The disputed domain name is confusingly similar to the Respondent’s registered trademark. The addition of the word “bank” (a generic word) is not sufficient to distinguish the disputed domain name from the trademark.
The Respondent has no legitimate rights or interests in respect of the disputed domain name. None of the situations under Paragraph 4(c) of the Policy applies to the Respondent.
The disputed domain name was registered and is being used in bad faith. The disputed domain name must have been chosen so as to confuse Internet users into thinking that the website had some connection or affiliation with the Complainant. The Respondent is misleading Internet users for commercial gain which is evidence of bad faith registration and use. The Respondent is disrupting the Complainant’s business by diverting Internet users to competitors of the Complainant.
The Respondent did not reply to the Complainant’s contentions.
6. Discussion and Findings
Under Paragraph 4(a) of the Policy, in order to prevail, a complainant must prove the following elements of a claim for transfer or cancellation of a respondent’s domain name:
(i) that the domain name is identical or confusingly similar to a trademark or service mark in which the complainant has rights;
(ii) that the respondent has no rights or legitimate interests in the disputed domain name; and
(iii) that the respondent’s domain name has been registered and is being used in bad faith.
A. Identical or Confusingly Similar
The disputed domain name is confusingly similar to the registered trademarks in which the Complainant has rights.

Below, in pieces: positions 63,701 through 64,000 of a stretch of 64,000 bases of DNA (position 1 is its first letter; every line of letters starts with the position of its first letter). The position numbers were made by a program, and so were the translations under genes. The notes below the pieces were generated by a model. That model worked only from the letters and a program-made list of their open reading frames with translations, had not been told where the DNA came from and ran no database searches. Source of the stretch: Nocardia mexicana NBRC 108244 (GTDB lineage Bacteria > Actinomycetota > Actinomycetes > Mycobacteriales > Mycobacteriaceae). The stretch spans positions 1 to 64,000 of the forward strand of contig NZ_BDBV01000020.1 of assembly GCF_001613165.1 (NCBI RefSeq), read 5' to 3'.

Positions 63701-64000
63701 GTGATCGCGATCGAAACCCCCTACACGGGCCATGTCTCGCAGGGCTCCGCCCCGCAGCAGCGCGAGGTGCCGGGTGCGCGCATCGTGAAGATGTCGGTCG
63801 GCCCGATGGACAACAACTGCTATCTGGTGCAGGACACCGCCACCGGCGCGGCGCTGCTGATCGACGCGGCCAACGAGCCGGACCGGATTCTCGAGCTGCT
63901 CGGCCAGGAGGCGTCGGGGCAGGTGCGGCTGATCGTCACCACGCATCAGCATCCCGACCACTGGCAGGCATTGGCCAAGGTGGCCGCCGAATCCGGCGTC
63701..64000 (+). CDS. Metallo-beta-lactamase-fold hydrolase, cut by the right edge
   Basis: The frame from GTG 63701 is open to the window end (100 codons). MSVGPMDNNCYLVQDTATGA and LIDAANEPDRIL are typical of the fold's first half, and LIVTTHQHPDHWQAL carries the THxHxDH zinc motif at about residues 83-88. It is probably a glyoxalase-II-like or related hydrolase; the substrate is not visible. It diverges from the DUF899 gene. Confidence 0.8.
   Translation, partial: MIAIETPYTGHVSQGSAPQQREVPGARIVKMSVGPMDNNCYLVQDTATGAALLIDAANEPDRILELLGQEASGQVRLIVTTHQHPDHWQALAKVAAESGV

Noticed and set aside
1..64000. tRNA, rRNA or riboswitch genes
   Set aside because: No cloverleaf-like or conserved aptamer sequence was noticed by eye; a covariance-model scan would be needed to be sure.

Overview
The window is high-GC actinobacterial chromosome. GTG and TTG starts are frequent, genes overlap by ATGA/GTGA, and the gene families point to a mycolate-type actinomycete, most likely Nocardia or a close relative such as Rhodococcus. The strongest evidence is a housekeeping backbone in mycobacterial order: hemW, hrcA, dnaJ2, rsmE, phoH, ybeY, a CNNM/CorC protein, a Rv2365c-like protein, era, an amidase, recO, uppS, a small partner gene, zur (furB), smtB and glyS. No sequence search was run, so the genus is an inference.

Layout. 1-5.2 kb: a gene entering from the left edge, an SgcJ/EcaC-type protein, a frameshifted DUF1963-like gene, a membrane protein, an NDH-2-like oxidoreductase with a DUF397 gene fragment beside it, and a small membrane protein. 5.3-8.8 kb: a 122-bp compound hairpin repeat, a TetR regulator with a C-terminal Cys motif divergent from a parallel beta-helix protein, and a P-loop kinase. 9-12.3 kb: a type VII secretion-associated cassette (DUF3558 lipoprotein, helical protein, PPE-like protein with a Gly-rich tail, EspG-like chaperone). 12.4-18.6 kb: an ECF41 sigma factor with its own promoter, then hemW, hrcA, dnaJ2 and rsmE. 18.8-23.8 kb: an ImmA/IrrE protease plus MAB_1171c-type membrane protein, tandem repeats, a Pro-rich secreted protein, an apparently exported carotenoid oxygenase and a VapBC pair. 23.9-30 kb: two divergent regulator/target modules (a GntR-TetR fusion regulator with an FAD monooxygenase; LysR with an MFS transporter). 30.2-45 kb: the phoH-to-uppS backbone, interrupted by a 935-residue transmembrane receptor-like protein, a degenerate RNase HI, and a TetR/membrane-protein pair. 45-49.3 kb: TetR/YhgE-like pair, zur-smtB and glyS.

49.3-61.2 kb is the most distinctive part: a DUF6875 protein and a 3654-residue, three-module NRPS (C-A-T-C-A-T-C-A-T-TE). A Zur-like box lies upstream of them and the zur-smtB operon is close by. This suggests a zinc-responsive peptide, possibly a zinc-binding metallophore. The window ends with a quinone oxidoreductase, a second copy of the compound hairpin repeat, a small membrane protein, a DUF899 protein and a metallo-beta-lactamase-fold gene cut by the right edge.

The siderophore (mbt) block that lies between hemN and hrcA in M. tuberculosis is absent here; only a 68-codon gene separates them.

The addition of the generic word “bank” to the trademarked expression in the disputed domain name is not sufficient to distinguish the disputed domain name from the trademark. The whole of the registered trademark is incorporated in the disputed domain name. The addition of the word “bank” adds to the confusion because the registered trademark is associated with the provision of financial services.
Accordingly, the Complainant has satisfied Paragraph 4(a)(i) of the Policy.
B. Rights or Legitimate Interests
The Complainant gave the Respondent no license or authority to reflect its registered trademark in a domain name. In the absence of any Response from the Respondent, that fact is sufficient to establish Paragraph 4(b)(ii) of the Policy.
The Respondent could have pleaded one or more of the situations provided in Paragraph 4(c) of the Policy which indicate possible defences. However, it has not done so and therefore Paragraph 4(a)(ii) of the Policy is satisfied.
C. Registered and Used in Bad Faith
It is hard to think of a clearer case of blatant cybersquatting. The Respondent is an organisation for Somalis, if its name be any indication. The Complainant’s business is, inter alia, to provide financial and money transfer services to Somali people and to organizations with operations in Somalia. The disputed domain name incorporates the Complainant’s brand and trademark and adds the word “bank” to indicate, beyond a doubt, that its business is the provision of financial services.
The attempt on the Respondent’s website to divert customers away from the Complainant towards its competitors is obvious. The resultant disruption to the Complainant’s business, the tarnishing of the Complainant’s trademark and the clear impression from the website of affiliation to or authorization from the Complainant are all factors that point unerringly to the conclusion that this disputed domain name (registered as recently as September 2011) was registered and is being used in bad faith.
Accordingly, Paragraph 4(c)(iii) of the Policy has been satisfied.
For the foregoing reasons, in accordance with paragraphs 4(i) of the Policy and 15 of the Rules, the Panel orders that the domain name <dahabshiilbank.com> be transferred to the Complainant.
Sir Ian Barker
Dated: December 15, 2011